Nordic operator TeliaSonera has issued a statement denying that it has brought forward the hunt for CEO Lars Nyberg's replacement, saying it had started its search before the current controversy over a 3G license deal in Uzbekistan, reports Reuters. In a statement, Chairman Anders Narvinger sought to scotch the rumors, saying: "Finding a replacement for a chief executive at one of Sweden's largest companies is a long process which the board initiated before the current debate started." (See Euronews: TeliaSonera Denies Bribery and TeliaSonera Launches Uzbek Review.)
MegaFon's plan to launch an initial public offering (IPO) on the London Stock Exchange has hit a snag after Goldman Sachs & Co. pulled out of its role as an adviser on the IPO because of concerns over corporate governance issues, reports the Financial Times (subscription required). Comments by MegaFon's controlling shareholder, Alisher Usmanov, are thought to have set the alarm bells ringing.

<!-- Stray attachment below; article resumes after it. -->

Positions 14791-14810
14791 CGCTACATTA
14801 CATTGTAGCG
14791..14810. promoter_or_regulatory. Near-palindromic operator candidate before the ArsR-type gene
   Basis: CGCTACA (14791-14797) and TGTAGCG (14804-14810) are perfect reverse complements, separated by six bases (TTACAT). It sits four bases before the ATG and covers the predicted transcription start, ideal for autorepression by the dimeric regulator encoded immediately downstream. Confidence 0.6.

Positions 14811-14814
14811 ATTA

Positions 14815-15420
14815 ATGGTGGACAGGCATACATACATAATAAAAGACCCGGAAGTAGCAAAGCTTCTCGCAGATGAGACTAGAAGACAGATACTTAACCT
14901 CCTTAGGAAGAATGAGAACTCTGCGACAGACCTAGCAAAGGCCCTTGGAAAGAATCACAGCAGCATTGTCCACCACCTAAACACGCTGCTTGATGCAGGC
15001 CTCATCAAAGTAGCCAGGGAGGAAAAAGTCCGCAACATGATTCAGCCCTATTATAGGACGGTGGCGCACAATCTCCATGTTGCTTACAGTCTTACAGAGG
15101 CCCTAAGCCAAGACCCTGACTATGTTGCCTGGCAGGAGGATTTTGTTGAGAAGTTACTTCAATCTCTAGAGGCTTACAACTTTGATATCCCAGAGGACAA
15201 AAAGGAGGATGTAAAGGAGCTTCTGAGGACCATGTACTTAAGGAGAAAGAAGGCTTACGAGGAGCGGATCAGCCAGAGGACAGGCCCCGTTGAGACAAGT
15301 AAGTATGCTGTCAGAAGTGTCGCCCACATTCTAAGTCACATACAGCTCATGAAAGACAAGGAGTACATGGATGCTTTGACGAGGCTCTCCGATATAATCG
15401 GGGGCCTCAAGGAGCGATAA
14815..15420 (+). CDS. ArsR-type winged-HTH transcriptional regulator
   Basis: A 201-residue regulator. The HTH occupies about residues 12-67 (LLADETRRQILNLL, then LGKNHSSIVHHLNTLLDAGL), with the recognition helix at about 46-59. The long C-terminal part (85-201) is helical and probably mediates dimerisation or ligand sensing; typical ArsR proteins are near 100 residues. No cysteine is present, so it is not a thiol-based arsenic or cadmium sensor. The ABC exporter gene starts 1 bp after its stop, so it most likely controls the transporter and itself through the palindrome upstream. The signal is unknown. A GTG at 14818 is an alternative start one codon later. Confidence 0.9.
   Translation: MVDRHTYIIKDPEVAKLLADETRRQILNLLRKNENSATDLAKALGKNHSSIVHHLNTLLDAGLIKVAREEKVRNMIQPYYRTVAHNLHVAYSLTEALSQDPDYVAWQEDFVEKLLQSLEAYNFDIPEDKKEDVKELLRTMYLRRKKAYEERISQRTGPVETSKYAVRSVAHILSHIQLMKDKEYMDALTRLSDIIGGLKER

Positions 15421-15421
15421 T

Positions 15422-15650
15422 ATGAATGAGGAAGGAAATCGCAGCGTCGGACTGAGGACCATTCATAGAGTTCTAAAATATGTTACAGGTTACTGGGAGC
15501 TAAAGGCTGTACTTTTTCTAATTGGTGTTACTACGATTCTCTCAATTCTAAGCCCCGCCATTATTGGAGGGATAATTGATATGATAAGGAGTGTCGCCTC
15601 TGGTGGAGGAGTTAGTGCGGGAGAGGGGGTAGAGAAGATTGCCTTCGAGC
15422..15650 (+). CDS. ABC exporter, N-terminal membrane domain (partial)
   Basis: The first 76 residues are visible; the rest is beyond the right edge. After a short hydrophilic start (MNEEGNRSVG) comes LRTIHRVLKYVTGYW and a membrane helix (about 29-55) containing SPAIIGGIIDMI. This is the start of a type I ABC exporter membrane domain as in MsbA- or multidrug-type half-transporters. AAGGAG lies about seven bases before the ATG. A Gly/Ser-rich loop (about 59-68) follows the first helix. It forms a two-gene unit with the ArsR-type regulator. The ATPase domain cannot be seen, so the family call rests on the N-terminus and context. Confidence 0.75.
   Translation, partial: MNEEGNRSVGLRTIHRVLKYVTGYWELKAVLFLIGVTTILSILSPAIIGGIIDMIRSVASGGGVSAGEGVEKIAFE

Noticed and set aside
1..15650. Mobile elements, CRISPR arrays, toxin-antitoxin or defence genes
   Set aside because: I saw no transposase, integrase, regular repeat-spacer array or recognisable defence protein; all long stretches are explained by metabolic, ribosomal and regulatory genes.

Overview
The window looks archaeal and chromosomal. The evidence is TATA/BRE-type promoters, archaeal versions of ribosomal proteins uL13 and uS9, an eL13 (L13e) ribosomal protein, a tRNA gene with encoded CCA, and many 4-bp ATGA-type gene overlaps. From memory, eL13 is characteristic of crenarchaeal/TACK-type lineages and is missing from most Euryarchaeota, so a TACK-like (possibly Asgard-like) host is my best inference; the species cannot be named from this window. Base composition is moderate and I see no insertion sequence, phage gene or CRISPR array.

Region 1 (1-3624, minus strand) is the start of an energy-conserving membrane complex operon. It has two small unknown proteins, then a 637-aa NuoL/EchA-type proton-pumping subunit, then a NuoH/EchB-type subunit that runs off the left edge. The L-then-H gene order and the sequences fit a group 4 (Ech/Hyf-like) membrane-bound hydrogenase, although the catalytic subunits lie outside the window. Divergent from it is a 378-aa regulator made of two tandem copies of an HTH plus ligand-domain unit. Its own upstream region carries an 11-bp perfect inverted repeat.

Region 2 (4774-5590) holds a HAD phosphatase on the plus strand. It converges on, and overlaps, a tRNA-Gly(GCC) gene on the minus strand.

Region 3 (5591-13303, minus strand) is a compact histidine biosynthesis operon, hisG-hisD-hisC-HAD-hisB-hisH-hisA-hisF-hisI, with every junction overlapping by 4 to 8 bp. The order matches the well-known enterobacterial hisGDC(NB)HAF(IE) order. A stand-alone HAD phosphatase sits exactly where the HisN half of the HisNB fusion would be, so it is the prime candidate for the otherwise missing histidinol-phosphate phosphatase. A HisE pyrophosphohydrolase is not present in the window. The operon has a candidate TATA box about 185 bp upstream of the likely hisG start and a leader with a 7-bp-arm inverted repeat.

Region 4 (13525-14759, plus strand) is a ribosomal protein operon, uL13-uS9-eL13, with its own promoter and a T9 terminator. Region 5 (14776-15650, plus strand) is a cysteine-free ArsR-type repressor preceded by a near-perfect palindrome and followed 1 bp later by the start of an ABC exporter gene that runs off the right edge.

They'll need plenty of chairs, vol-au-vents and possibly security guards at the International Telecommunication Union (ITU) headquarters in Geneva today, as scores of rival operators and vendors attend a Patent Roundtable, a gathering intended to address the growing problem of patents litigation in the telecom sphere, particularly with regard to so-called RAND (reasonable and non-discriminatory)–based patent policies. The ITU is hoping the "neutral venue" -- in Switzerland, geddit? -- will help, but we can all expect the exchanges inside the hall to be more heated than the weather. (See Making Sense of the Handset Patent Plays.)
Deutsche Telekom AG (NYSE: DT) is to collaborate with Digi International (Nasdaq: DGII), a Minnesota-based machine-to-machine (M2M) specialist, in a deal that will see the German carrier's industrial-grade SIM cards integrated into Digi's wireless gateways and routers, and its M2M SIM management features introduced to the iDigi Device Cloud.